Why is the National Highway Traffic Safety Administration such a slacker at enforcing safety laws? A US Senate subcommittee wants to investigate.
A US Senate subcommittee will hold a hearing Tuesday to probe the slackardly performance by the National Highway Traffic Safety Administration (NHTSA) in enforcing auto and highway safety laws.
The trigger for this hearing is the NHTSA's failure to press General Motors on ignition switch complaints. Add to this a long story in Monday's New York Times chronicling the NHTSA's cozy relationship with the auto companies it is supposed to regulate.
The NYT found that the agency "spends about as much money rating new cars -- a favorite marketing tool for automakers -- as it does investigating potentially deadly manufacturing defects." Further, the agency has been "so deferential to automakers that it made a key question it poses about fatal accidents optional."
Jean Bookout was injured and her passenger killed in 2007 because the 2005 Toyota Camry that Bookout was driving in Oklahoma suddenly accelerated. The safety agency took three years (until 2010) to ask the automaker about the cause of the accident. Toyota replied at that time, "Toyota understands that this request is optional and respectfully declines to respond at this time," according to the NYT story.
According to Sean Kane, an auto safety expert at Safety Research & Strategies, putting the NHTSA on the spot could not have come at a better time. It coincides with the filing of a formal complaint with the NHTSA by engineer Robert Ruginis about multiple low-speed surge events involving his wife's 2010 Toyota Corolla.
Sen. Claire McCaskill (D-MO)
The Sept. 16 oversight hearing, led by Sen. Claire McCaskill (D-MO), will explore possible reforms to vehicle and highway safety laws and ways to bolster the NHTSA's capabilities as Congress works on a long-term transportation funding bill, according to a press release from McCaskill's office.
"I'm interested in the capability NHTSA has to get at problems. They've obviously missed some big ones," McCaskill told the Detroit News last week. "The part of NHTSA that is responsible for monitoring issues like [GM] -- they haven't even asked for an increase in staff and cars have gotten a lot more complicated."
The lack of electrical engineers and software engineers on the NHTSA staff was widely reported in 2010, when software malfunction issues in Toyota's electronics throttle control system surfaced. The agency reportedly has added EEs and software engineers since then, but it's far from clear if it is better equipped today to examine the growth of electronic content in cars.
As automakers, whose expertise used to be all about prowess in mechanical engineering, deploy more and more software in embedded systems, the ability to design and test safety-critical systems has become imperative. The same goes, by extension, for the NHTSA, the government's safety watchdog.
As Michael Barr of the Barr Group explained during the trial of the Bookout case in Oklahoma, many factors could turn embedded systems lethal. "A glitch in the electronics, a bug in the software, an unforeseen gap in the intended safety features, or all three -- glitch activates bug, and that slips through safety gap -- could go wrong," resulting in system failures that could kill or injure people. (Toyota was found liable for its electronics failures.)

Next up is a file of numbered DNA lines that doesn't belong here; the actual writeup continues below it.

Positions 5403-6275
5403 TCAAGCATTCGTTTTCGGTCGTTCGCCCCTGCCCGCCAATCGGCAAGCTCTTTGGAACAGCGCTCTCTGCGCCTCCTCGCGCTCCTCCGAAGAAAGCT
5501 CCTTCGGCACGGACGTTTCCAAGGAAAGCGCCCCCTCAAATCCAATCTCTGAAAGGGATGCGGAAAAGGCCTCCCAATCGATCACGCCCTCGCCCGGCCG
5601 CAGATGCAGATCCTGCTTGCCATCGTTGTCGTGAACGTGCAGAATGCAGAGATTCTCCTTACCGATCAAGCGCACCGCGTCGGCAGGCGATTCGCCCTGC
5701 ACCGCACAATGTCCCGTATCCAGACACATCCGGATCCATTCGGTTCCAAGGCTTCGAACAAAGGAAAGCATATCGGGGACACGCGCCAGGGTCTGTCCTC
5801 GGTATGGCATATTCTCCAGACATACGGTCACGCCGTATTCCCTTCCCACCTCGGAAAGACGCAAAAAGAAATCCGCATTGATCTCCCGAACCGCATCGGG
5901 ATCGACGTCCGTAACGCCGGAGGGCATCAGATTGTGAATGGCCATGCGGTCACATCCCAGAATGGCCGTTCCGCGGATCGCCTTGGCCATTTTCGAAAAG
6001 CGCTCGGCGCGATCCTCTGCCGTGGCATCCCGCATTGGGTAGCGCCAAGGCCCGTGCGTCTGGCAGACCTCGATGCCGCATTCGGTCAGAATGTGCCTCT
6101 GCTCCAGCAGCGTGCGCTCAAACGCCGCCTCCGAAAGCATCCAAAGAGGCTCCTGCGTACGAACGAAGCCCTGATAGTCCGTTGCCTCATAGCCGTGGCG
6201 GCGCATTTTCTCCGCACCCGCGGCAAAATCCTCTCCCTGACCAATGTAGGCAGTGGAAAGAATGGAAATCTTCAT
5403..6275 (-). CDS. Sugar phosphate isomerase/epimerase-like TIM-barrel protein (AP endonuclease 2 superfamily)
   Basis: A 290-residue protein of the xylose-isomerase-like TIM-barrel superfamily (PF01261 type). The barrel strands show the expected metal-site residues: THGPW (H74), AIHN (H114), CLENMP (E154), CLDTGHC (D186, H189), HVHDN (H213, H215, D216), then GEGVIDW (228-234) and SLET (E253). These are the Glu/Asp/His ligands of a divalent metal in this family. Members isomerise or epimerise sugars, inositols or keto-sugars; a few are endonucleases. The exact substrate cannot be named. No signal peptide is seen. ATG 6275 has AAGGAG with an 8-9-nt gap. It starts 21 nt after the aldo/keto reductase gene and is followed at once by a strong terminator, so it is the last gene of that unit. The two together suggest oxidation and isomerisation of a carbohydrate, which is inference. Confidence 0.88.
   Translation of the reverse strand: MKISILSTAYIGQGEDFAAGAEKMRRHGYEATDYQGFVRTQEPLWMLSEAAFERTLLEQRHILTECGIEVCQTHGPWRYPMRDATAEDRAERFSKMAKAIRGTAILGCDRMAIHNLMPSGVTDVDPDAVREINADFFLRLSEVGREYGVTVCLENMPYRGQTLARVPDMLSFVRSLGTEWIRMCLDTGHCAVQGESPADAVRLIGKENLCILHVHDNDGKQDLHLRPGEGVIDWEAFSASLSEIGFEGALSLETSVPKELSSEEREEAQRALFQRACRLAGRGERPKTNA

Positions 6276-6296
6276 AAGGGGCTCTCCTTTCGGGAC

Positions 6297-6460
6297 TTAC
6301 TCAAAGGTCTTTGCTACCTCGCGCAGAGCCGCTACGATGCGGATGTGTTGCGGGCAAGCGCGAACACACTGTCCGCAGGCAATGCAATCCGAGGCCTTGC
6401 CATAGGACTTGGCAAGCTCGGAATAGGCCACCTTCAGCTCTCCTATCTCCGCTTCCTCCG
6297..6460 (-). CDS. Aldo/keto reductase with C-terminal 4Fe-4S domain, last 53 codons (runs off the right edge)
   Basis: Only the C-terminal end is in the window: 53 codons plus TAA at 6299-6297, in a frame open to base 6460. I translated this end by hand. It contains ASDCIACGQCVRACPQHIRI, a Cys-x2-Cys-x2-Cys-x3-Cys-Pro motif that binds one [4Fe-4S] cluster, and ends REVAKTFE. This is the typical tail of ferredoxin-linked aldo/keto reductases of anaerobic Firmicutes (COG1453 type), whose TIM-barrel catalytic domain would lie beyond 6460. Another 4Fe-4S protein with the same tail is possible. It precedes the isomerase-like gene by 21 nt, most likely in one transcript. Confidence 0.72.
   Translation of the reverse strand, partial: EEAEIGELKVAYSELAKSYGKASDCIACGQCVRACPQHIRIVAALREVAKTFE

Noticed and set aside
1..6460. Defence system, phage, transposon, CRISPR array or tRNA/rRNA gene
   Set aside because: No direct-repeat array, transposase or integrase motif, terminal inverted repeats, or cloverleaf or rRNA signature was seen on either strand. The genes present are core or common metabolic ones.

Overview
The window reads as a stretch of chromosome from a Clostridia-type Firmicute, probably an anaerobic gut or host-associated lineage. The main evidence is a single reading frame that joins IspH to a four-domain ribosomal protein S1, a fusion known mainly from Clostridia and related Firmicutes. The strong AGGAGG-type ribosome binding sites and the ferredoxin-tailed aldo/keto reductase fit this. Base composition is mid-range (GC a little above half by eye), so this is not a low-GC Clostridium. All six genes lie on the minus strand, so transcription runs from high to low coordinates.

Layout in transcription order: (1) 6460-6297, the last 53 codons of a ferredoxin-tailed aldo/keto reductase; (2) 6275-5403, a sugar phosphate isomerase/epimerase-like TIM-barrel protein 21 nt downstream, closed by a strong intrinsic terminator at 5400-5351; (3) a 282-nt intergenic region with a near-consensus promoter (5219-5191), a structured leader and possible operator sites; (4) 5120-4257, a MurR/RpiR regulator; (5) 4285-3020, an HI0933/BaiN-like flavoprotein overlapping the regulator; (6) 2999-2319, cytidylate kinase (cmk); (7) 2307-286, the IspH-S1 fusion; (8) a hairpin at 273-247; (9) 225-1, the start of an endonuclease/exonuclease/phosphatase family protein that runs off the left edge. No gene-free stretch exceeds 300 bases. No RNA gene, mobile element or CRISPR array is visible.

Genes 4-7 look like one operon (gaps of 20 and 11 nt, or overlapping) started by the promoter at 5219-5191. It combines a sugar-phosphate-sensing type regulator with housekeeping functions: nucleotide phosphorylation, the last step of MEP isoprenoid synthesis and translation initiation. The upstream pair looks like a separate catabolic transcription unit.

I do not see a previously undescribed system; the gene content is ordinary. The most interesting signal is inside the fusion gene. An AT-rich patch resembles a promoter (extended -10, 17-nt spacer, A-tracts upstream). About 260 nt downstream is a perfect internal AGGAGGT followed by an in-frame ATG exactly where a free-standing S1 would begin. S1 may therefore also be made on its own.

The question is whether carmakers are ready to design electronically controlled cars with enough redundancy and fault containment to make them safer than their mechanical forebears. More importantly, we need to question whether those responsible for monitoring the safety of such software-laden cars are indeed capable of probing the details of such safety-critical systems.
How ironic that Ruginis -- whose NHTSA complaint focuses on Toyota's unintended acceleration problems -- actually started out his engineering career at Chrysler. Though he says he doesn't have any current dealings with or knowledge of automotive engineering, he told me his first job in 1977 was in the Chrysler Power Plant R&D department. That was "their advanced R&D, dealing with engine control systems."
Ruginis was trying to find ways to use microprocessors to control car engines. At the Chrysler Institute, he even taught a class to mechanical engineers about "what a microprocessor could do so they could try to find ways to use them in Chrysler products."
(Source: New York Times)
Ruginis remembers that it was a "hard sell" to engineers. Back in those days, engineers "thought the batteries' only use was to ignite the spark plug, turn on the lights, and heat the cigarette lighter." There were no microprocessors in Chrysler products the year he started there. "I think the first ones came out in 1978, and they controlled the spark advance." He described his experience as being "in the Stone Age, with eight-bit RCA1802 and Fairchild F8 processors in assembler."
His personal story reminds us that the automotive industry has indeed come a long way. In order to match the giant leap carmakers have already made, it's high time to bolster the NHTSA's oversight capabilities. Cost, with people's lives literally at stake, should be no object.
There is one condition, though.
Clearly, the NHTSA, which needs a complete overhaul, must be held accountable for the way it spends money. The agency spends about the same amount of money on investigating defects as it does on rating cars. It's seeking a big increase in the ratings budget this year, according to the NYT report. Such a practice must end.
— Junko Yoshida, Chief International Correspondent, EETimes